Trevor Potter, president of the Campaign Legal Center, a money-in-politics watchdog, said the motive for the payment means it should have been reported to the Federal Election Commission. "That is an admission that the confidentiality agreement and the timing of the payments influenced the 2016 elections," Potter, a former FEC commissioner, said, calling for an investigation.
George Conway, husband of senior White House aide Kellyanne Conway and a lawyer at the New York firm Wachtell, Lipton, Rosen & Katz, posted a tweet Thursday drawing attention to a section of campaign finance regulations that Trump and Cohen may have violated with their reimbursement arrangement.
“If any person, including a relative or friend of the candidate, gives or loans the candidate money ‘for the purpose of influencing any election for federal office,’ the funds are not considered personal funds of the candidate even if they are given to the candidate directly,” according to the FEC. “Instead, the gift or loan is considered a contribution from the donor to the campaign, subject to the per-election limit and reportable by the campaign.”
Normally, failure to report a campaign contribution carries a fine, though it’s typically a fraction of the amount at issue. However, if it’s determined that the person willfully hid the contribution, then he could face up to five years in jail.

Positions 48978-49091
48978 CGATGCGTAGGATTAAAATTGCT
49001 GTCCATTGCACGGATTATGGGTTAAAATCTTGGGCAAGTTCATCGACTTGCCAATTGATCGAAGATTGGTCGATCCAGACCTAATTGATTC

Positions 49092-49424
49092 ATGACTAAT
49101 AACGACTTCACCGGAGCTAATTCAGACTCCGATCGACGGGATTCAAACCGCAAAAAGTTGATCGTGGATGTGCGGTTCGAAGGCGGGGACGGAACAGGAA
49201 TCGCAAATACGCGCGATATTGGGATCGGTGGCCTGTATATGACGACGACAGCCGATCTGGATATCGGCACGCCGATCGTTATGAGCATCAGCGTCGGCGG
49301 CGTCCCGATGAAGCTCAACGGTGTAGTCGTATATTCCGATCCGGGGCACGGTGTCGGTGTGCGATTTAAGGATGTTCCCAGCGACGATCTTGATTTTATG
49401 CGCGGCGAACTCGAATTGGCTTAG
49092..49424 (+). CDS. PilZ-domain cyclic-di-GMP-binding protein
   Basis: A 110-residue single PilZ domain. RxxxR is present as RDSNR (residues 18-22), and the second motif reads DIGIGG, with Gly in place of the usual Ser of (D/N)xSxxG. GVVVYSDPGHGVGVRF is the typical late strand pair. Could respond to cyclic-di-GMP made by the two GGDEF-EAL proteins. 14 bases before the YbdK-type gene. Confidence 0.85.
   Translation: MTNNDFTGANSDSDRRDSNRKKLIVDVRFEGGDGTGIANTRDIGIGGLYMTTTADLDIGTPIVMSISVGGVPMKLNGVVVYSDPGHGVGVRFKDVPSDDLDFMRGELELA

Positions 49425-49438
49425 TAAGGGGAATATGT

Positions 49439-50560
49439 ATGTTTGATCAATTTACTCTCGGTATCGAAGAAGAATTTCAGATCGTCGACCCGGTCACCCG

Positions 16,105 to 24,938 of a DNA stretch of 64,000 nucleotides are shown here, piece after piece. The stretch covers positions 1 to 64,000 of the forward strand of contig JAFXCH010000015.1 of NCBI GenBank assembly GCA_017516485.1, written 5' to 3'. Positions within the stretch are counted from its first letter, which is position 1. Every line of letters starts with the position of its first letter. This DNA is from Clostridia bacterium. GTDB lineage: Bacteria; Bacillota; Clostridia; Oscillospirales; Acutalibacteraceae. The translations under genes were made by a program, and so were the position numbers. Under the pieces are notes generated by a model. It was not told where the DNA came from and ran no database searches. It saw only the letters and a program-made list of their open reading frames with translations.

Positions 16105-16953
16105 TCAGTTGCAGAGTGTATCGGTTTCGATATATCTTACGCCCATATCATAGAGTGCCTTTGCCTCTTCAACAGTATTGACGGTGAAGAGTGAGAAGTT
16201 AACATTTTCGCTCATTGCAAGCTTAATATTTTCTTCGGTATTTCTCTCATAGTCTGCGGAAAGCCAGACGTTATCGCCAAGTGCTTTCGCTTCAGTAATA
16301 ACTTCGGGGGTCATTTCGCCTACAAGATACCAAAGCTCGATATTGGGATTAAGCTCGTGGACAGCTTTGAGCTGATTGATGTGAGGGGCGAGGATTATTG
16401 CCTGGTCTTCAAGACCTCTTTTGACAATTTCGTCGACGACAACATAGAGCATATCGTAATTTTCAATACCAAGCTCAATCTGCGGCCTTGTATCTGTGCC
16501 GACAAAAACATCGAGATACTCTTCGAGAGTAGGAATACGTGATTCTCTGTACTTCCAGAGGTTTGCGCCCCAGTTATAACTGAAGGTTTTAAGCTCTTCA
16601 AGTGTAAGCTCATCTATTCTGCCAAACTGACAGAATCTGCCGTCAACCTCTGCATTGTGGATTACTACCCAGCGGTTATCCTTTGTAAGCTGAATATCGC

The FEC, which can impose fines, could investigate the possible infraction. But a majority of the agencies six commissioners must vote to impose penalties, and no more than three can belong to the same political party. That’s left the FEC deadlocked and toothless for years.
The Justice Department’s Public Integrity Section can also impose fines and even criminal charges. Prosecutors would have to prove a donor, candidate or campaign official knowingly broke the law.
Tyler Harber, who managed a congressional campaign in 2012, received a two-year prison sentence for illegally coordinating $325,000 of independent expenditures on behalf of his candidate.
Potential Financial Disclosure Violation
Even if Trump can prove the payment to Daniels was not related to the campaign, he also could face questions over his failure to report the transactions on his financial disclosure forms.